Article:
What makes a visit to this remote place so memorable (besides the jaw-droppingly beautiful scenery), however, is the sharing of Indigenous culture. Through songs, stories, art, and food, along guided walks or sea-faring excursions (during which you might see eagles, seals, sea lions, bears, deer, puffins, or whales), you're immersed in so much legend, tradition, and knowledge.
Shelford, who was gifted her great grandmother's drum made of elk hide, was born with a voice that's astonishingly apt given that her Haida name, Daatsii, means "songbird." To the steady beat of that drum, she sings a song in the Haida language as 12 travellers ply the water in a one-tonne canoe made of red cedar using paddles carved of yellow cedar by Gitkinjuaas, Hereditary Chief Ron Wilson. During the winter, that canoe is housed in the Haida Heritage Centre at ay Llnagaay in Skidegate.
In the ancient village of Kaysuun, where cedar longhouses fronted by poles declaring a clan's animal symbols (totems) once stood, there are clues to a once-thriving community: cedar beams and the remains of a foundation, now shrouded in moss, sinking back into the earth. Before we approach the village that was abandoned in the 1880s, Shelford sings a berry-picking song to let any nearby bears know we mean no harm.
In the artist's studio, Gladys Vandal weaves Haida hats—one of which has been commissioned by the National Gallery of Canada—out of strips of aromatic cedar bark that she has soaked in water. A grandmother, Eagle clan member, and participant of the Skidegate Haida Immersion Program (which helps ensure the language is here to stay), she's one of the lodge's artists-in-residence, who rotate weekly.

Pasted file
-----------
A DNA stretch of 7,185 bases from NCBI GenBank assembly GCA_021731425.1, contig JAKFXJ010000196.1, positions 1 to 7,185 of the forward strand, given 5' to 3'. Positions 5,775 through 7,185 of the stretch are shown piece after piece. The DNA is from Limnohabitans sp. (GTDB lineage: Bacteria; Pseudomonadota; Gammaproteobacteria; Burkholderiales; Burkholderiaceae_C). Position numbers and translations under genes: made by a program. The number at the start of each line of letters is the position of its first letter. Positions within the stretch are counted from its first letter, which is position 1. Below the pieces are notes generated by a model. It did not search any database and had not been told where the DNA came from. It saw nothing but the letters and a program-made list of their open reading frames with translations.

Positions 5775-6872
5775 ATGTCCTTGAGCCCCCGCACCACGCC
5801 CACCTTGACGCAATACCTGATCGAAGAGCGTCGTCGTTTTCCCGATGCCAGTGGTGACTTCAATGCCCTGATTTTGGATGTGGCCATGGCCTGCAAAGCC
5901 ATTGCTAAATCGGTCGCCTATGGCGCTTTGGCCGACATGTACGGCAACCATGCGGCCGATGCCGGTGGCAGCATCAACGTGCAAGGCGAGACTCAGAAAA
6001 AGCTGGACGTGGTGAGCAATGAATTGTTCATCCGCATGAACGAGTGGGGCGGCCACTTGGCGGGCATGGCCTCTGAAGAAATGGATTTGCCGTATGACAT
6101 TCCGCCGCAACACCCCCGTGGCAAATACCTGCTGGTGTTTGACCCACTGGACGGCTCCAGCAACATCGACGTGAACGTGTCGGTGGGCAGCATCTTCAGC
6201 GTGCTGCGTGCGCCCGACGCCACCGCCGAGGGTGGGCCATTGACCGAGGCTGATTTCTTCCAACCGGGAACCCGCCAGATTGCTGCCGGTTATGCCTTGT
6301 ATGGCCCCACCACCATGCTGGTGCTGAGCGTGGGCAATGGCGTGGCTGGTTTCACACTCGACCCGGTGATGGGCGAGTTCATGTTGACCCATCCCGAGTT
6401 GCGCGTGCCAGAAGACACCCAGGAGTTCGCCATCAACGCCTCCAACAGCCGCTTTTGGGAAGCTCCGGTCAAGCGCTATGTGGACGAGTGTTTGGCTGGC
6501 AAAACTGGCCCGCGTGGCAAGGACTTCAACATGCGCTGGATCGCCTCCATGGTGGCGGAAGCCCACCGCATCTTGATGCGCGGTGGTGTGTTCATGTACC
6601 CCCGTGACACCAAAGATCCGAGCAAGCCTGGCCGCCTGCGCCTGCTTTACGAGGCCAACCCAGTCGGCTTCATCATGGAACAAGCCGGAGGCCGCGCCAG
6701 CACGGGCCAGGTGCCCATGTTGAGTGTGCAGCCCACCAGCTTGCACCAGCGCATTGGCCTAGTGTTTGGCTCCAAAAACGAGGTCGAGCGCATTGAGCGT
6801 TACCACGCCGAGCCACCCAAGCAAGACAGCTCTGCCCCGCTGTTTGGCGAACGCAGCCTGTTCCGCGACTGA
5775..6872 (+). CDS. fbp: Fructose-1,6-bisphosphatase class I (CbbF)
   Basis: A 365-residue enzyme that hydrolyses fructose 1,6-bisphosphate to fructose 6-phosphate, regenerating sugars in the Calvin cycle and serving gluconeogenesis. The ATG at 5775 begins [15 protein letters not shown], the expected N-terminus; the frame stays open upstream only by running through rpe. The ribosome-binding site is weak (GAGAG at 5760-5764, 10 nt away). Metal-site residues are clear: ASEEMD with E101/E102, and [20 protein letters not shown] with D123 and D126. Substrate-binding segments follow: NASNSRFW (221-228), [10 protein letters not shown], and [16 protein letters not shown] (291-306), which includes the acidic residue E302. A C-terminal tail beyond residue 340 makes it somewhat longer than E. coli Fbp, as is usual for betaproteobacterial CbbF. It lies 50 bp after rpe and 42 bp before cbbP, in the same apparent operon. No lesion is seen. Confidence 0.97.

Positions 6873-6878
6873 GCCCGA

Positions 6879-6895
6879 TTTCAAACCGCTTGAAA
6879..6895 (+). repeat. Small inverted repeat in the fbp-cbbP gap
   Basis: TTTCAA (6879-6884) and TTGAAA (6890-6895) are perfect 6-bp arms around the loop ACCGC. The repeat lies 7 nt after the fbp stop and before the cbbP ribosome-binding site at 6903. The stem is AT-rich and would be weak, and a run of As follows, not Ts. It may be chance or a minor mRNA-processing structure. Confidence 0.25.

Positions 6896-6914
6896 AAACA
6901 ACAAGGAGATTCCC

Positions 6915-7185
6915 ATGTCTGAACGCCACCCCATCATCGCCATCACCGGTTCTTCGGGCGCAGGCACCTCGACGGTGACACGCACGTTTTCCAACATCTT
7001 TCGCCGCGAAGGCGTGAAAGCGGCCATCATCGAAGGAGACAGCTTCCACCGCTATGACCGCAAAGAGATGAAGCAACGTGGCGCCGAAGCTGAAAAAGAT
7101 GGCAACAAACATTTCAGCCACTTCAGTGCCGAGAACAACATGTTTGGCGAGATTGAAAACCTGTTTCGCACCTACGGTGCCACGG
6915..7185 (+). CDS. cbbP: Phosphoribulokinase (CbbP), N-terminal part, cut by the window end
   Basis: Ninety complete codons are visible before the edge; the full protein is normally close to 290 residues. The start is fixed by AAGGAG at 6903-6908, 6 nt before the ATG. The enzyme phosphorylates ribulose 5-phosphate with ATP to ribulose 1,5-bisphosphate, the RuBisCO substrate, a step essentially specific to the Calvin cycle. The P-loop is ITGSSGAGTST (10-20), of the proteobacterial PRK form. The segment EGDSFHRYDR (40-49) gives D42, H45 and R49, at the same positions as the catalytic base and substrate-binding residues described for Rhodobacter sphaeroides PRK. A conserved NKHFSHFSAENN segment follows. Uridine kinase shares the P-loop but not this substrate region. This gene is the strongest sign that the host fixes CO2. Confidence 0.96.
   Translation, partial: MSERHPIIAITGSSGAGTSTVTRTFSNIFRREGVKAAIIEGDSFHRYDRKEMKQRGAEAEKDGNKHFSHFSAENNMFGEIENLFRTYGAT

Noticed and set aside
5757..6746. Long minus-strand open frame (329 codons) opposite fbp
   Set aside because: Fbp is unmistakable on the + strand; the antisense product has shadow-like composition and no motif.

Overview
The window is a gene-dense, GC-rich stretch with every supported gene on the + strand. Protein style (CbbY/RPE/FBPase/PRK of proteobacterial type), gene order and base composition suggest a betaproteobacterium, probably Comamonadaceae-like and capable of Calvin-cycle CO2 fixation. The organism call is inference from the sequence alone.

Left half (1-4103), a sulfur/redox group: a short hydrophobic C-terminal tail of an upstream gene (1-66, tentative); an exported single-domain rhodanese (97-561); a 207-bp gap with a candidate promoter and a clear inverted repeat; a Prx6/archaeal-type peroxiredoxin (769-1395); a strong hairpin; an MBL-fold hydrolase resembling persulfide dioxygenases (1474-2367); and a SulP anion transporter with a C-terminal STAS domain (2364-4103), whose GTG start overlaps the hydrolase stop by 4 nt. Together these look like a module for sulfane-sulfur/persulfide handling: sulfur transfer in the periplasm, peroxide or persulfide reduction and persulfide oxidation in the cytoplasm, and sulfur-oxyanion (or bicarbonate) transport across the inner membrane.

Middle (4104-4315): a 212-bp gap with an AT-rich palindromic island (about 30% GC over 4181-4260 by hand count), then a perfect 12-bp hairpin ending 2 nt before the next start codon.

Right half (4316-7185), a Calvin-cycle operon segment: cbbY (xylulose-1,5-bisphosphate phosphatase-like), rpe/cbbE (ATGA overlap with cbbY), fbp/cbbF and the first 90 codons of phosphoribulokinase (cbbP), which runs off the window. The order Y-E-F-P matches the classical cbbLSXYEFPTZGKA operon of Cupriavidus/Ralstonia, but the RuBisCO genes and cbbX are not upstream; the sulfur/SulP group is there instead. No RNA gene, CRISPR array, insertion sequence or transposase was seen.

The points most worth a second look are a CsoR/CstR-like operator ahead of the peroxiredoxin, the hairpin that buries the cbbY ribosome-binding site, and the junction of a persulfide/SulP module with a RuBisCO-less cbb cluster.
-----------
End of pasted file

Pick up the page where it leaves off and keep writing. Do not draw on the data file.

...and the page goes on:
In the kitchen, Old Massett-born chef Brodie Swanson, a member of the Raven clan, keeps his culture alive by serving items such as fresh razor clams, crab, and salmon with ingredients like seaweed, sea asparagus, "chicken of the woods" (a wild mushroom), and squid ink.
On the final night of a three- or four-night stay, when staff members don traditional Haida regalia in bold red and black, hotel guests join at a long table to share in a family-style potlach.
The name Haida Gwaii translates to Islands of the People, and it's the people who are keeping this culture alive who will stay with you.
I visited Ocean House as a guest along with other freelance journalists. The flight from Vancouver to Sandspit is approximately 70 minutes aboard North Cariboo Air; from there, guests board a Helijet to Peel Inlet. Three-night packages, $4,410, include return flights from Vancouver; guided zodiac, boat, and walking tours and wildlife viewing with cultural interpreters; 24-hour kayak, paddleboard, steam room, and sauna use; and all meals, snacks, and wine with dinner.